Uniform Environmental Health Code: A Modern Management Tool for Progress

By Stevens, Mark B.; Roberts, Richard L. et al. | Journal of Environmental Health, November 1993 | Go to article overview

Uniform Environmental Health Code: A Modern Management Tool for Progress


Stevens, Mark B., Roberts, Richard L., Bennett, Pamella V., Journal of Environmental Health


In "Environmental Stealth," Doser and Schmidbauer expressed fear that public health is not being adequately protected where poorly written laws and regulations are "...ignored, waived, compromised, modified or misinterpreted by the responsible regulatory agency." The author expressed a belief that laws and regulations should be viewed as "tools" to get public health work done (1).

A related viewpoint was expressed by Dr. Thomas H. Hatfield in his provocative paper, "The Failure of Sanitarians:"

"Sanitarians are and always have been professionals that apply many different disciplines to control environmental influences on health. ... The true power of our profession -- the ability of the generalist to integrate and apply multiple disciplines -- is the power we must exploit (2)."

Dr. Hatfield also emphasized how appropriately used negotiation skills could help EH professionals avoid the need to make compromises.

The authors of this paper believe these opportunities (for negotiated power and integrity without compromise) are especially present within the matrix of the Uniform Environmental Health Code (UEHC).

Background

The responsibilities of EH professionals go beyond the mere enforcement of laws and routine daily activities. EH professionals also have an obligation to actively advance the cause of EH through review, analysis and participation in EH program advancement and development of modern EH laws (3). Laws and regulations arise out of public perceptions and concerns. EH professionals can help define emerging EH problems and develop solutions based upon sound (practical and scientifically based) health principles (4).

The development, adoption and use of the UEHC in San Bernardino County, California has been a successful response to these needs. It has furnished a proper tool so that multi-disciplined EH professionals have enjoyed jobs well done through "integrated EH power."

The problem

In San Bernardino County, the need for a UEHC began in the 1970s. At that time, county environmental health programs were transferred from the county Department of Public Health to a newly created Department of Environmental Health Services (DEHS). This was made possible by state legislation that recognized the value of independently administered EH programs.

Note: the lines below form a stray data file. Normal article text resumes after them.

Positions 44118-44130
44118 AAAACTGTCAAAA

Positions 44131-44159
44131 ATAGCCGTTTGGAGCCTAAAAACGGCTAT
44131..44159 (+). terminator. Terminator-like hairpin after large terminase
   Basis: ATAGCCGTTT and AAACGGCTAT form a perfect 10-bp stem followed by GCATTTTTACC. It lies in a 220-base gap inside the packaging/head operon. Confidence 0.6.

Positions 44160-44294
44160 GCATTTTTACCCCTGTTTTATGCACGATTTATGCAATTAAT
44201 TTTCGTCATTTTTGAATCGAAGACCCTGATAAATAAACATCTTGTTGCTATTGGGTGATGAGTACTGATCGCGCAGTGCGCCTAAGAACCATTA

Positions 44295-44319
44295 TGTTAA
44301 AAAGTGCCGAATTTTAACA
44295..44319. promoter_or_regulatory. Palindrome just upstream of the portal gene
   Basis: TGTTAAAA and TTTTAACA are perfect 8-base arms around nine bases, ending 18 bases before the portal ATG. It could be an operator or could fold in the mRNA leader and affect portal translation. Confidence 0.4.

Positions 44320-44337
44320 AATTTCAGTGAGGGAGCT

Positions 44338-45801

After the transfer, several administrative problems came to the attention of DEHS management:

* EH elements of the county code were merged with traditional medical public health issues;

* Many city codes lacked EH elements or included conflicting county code sections. Code language was cumbersome and antiquated in many instances;

* DEHS was providing services to many cities without contractual or other legal authority. Court challenges to DEHS enforcement efforts were possible where codes and contracts were vague, inconsistent or absent;

* During and after the transfer, several new EH programs were developed that lacked code provisions for their implementation;

* EH programs were being provided to several cities at unequal service levels based upon traditions, unwritten agreements and other non-rational criteria;

* The 1978 California Property Tax Initiative (Prop 13) placed additional burdens on local government. As tax dollars diminished, health service fees were critically needed to support DEHS programs. Service delivery levels needed to be clearly stated in the EH codes and service contracts. Provisions to pay for optional and expanded services were needed; and

* Where EH problems transcended political boundaries, coordinated and uniform EH compliance procedures were needed for efficient solutions.

The need in focus

For DEHS to effectively meet these challenges, a legal tool, the UEHC, was urgently needed that would help assure the public that EH programs were: comprehensive, coordinated, of quality, cost effective, properly identified, prioritized, uniformly delivered, neutral regarding special interests, resourceful in solving multi-faceted problems, free of excessive and duplicative administrative overhead.

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